Students rally in protest of cuts in California’s education budget

 

Despite planning issues, the ‘Where’s the Funding?’ (WTF?) rally, a protest against increased budget cuts for California’s community colleges, continued as planned at Pierce College Wednesday.

The rally, four weeks in the making, was organized by the American Federation of Teachers (AFT) and Students Organizing for Success (SOS), a campus club dedicated to encouraging students to fight for their right to an education.

“[The budget cuts] are having profound effects on our students,” said Chair of the Modern Language Department Fernando Oleas, who is also a member of AFT. “This is a way to show that we care.”

One of the major changes to the original plan was the meeting location. Originally, students who wanted to participate were to congregate by the Brahma Bull statue on the Mall at 12:30 p.m.

However, another event, Justice Day, was already underway prior to the planned start time. In conjunction with this, a number of vehicles from groups at the event, like the Los Angeles Police Department, were parked on the Mall.

The rally, which drew approximately 150 supporters at its new location in Rocky Young Park, continued through Parking Lot 1 before heading to the Mason Avenue exit and down Victory Boulevard.

The ASO decided to pull their support for the rally after first attempting to convince the SOS to push back the date.

The event was poorly planned, according to the ASO Senator for the Political Science Department Shane Mooney.

Last semester, ASO members went to classrooms weeks before the event informing students of the rally. They also sent out mass emails and posted ads to Facebook.

“I was hoping that it would be a better turnout, like we had last semester, but I don’t think that we advertised enough,” said Mooney.  “I don’t think students are as motivated as they were last semester.”

The Sheriff’s Department wasn’t notified until 2p.m. Tuesday, according to Sheriff’s Deputy Ron Nohles.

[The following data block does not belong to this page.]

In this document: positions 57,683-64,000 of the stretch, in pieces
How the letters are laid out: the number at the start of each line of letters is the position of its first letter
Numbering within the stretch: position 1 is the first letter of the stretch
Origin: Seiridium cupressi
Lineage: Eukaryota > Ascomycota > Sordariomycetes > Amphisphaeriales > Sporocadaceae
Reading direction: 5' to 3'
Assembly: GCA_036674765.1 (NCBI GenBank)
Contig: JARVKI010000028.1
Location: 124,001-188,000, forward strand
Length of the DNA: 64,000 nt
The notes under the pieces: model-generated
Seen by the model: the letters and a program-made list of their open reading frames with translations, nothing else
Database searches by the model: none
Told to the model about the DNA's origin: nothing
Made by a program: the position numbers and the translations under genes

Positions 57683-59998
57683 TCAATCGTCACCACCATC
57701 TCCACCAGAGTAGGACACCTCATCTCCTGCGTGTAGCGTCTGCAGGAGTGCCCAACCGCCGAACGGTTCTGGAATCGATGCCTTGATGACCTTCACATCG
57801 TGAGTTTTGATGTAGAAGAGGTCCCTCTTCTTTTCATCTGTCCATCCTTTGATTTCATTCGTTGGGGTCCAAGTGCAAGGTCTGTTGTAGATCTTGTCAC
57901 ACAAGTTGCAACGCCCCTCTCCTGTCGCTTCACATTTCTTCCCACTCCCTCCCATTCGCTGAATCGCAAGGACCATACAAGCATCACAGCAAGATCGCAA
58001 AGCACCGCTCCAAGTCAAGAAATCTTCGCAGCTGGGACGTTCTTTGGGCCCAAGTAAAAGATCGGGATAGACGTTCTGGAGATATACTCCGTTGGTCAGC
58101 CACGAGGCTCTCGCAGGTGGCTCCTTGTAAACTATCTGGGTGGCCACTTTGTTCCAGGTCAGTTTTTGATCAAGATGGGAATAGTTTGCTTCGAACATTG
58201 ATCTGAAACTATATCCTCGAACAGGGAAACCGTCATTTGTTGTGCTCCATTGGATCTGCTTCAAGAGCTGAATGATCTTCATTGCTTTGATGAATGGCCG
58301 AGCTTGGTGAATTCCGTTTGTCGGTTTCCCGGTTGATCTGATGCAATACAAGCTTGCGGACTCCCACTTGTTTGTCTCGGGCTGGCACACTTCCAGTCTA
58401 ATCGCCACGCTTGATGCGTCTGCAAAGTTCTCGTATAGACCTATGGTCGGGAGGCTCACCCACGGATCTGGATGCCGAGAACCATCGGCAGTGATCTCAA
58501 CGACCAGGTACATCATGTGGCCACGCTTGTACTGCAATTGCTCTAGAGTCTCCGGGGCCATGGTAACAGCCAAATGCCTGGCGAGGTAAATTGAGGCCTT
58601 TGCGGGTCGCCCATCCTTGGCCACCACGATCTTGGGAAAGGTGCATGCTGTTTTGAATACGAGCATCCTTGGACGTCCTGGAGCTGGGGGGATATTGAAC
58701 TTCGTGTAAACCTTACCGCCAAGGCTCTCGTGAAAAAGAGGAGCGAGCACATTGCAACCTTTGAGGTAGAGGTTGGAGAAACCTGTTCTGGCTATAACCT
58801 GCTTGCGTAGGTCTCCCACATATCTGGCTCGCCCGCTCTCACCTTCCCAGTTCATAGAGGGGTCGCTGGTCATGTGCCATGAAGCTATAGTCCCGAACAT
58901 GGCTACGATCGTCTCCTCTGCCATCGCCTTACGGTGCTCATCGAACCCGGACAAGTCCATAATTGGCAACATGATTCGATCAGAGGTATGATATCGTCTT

STUDENT ATHLETES

There were no athletes or athletic department representatives present at the WTF? rally.

They was no notification or advertisement about the rally anywhere for the athletic department, according to Pat Croal, athletic department secretary.

Although no athletes were present at the event, Pierce football players were concerned about about the budget cuts and tuition being raised.

“It is unfair because students that don’t have nothing financially will be limited in their opportunity for education,” said wide receiver Matthew Jones. “If America wants smart students for the future they can’t raise tuition and cut funds, what we really want is for education to be as cheap as possible.”

Dancers and Music Majors

Paula Salvador, a dancer, was unaware of the WTF? rally until one of her professors offered the her extra credit for attending the rally.

“If dance classes were to be cut, it would take me longer to transfer,” she said.  “I just wish we were more informed.”

Supportive theatre students, who were aware of WTF?, showed up to express their support.

“We’re going to make our voices heard,” said Daisy Perez, theater student. “They can’t just keep taking more money from us.”

Perez joined SOS leaders as they passed out signs and listened to McKeever’s speech.

“We need to not just march today, but also march tomorrow,” said McKeever in an attempt to aspire students to continue to fight against the rise in tuition fees.  “Next fall, you may be getting less classes for more money,” he said.

Rabecca Geeslin, music student, claimed to be a supporter of the free market, and, therefore, against the protest.

“I think people should pay for what they use,” she said.

Geeslin did not participate in the WTF? rally, but walked by the protestors as they cheered McKeever’s speech.

“I don’t want prices for our tuition to go up, but I also don’t want the burden to go on to the tax payers,” she said.

 

 

 

Contributing:  Kevin Reynolds, Lior Heykenn, Shannon Ma, Alex Smith, James Hermon, Alana Kennedy, Rodrigo Carbonel, Navid Nhoi, Temi Fajemisin, Anthony Bates, Coburn Palmer